Movie review: On the Basis of Sex
On the Basis of Sex— Running Time: 2:00 — Rating: PG-13
1956. Please let this movie take you back there. “On the Basis of Sex” is our chance to understand how the freedom women now enjoy is rooted in the early work of Justice Ruth Bader Ginsburg. RBG — the other recent movie about this remarkable woman — deals with her years as a Supreme Court justice. This one tackles her journey through Harvard Law School, marriage, motherhood and her belief in the rights of women.
In spite of standing first in her class at Harvard, no law firm would hire a woman. Awash in rejection by the existing rules of the male world, she had good support from a strong marriage and her children. She fought to escape the world of bake sales and bridge in a culture that said women were too emotional and fragile to be lawyers. Rejected by every law firm she approached with repeated statements of male superiority, she moved through years of frustration until she broke through the barriers to take on a case at the more tolerant ACLU that men thought could never be won. Her brilliance was submerged for years in a world of scorn.
In the ’70s, Ginsburg spotted a case that could overturn sexual discrimination and she fought to be the lawyer who used it. At the core was a male, Charles Moritz (Chris Mulkey), who was taking care of his elderly mother and was denied a tax deduction because only women were supposed to be caregivers. Soaked in male derision from all sides, Ginsburg won the case that finally allowed women to become equal competitors on all levels.
This film could easily have become a joke in the wrong hands. That never happens here. Felicity Jones plays Justice Ginsburg with extraordinary wisdom and restraint in the grim battle of one woman fighting the male legal establishment. Encouraged at times, sick at heart at others, but driven by bullet proof determination, Jones never overplays this emotionally demanding role. She is teamed with Armie Hammer who plays her lawyer husband beautifully. Supportive of his wife in all ways, he listens and learns from her while helping her through the legal tangle. He’s far ahead of his time.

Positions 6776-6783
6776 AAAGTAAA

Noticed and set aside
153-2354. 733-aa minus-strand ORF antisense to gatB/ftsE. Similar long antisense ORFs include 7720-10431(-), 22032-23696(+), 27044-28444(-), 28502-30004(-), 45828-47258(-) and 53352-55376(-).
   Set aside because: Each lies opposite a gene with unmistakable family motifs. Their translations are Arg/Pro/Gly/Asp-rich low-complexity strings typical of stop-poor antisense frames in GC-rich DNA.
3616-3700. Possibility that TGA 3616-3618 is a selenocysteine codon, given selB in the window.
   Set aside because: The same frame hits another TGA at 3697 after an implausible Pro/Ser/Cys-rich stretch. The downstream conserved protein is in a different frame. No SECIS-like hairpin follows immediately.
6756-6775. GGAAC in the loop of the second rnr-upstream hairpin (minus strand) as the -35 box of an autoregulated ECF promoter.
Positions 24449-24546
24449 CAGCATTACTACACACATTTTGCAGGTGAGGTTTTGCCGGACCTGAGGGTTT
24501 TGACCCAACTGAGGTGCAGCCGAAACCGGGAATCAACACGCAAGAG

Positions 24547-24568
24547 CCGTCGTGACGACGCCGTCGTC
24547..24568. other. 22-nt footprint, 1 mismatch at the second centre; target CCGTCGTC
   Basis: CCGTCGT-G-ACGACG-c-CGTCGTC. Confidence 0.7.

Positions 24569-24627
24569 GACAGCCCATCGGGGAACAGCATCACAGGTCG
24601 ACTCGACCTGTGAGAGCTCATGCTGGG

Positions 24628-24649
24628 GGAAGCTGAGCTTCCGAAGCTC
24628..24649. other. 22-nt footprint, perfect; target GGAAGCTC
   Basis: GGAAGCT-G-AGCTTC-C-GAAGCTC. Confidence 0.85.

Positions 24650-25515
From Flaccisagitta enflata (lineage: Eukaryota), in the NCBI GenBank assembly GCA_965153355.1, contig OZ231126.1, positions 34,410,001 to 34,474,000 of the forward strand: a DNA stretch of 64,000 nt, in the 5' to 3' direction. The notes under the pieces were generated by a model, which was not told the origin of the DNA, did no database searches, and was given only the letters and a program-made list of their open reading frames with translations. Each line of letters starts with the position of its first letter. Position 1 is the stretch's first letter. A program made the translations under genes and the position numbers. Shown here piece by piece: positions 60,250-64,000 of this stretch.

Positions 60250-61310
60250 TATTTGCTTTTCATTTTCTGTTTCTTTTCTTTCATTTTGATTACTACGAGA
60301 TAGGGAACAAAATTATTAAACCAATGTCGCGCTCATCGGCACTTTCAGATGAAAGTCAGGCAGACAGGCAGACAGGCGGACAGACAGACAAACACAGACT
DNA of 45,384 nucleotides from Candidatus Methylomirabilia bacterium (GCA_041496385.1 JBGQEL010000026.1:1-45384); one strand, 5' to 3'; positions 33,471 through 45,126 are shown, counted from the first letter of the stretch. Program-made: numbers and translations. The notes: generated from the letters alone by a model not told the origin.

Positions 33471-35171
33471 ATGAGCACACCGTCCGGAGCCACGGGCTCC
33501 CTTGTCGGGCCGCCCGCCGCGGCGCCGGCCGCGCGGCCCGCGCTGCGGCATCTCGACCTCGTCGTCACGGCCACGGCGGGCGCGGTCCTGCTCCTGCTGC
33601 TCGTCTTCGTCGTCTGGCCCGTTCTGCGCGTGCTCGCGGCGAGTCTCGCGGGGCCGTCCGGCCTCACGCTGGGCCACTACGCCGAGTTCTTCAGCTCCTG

The men who play Ginsburg’s opposition are brutally effective as they hurl at her the words and actions of the men of the time. These are tough roles for actors of today. Credit Justin Theroux, Sam Waterston, Jack Reynor, Stephen Root, Cailee Spaeny, and Kathy Bates in the strong cast. With a steady hand, director Mimi Leder leads actors and audience through the now impossible thinking of the time.
For anyone who was an adult then, the reality of the ’50s can tie you in knots long after leaving the theater. You will take this exchange with you:
Judge: The word “woman” does not appear even once in the U.S. Constitution.
Ruth Bader Ginsburg: Nor does the word “freedom,” Your Honor.
Once again, the Constitution brought change through words, not weapons.
— Reviewed by Joan Ellis
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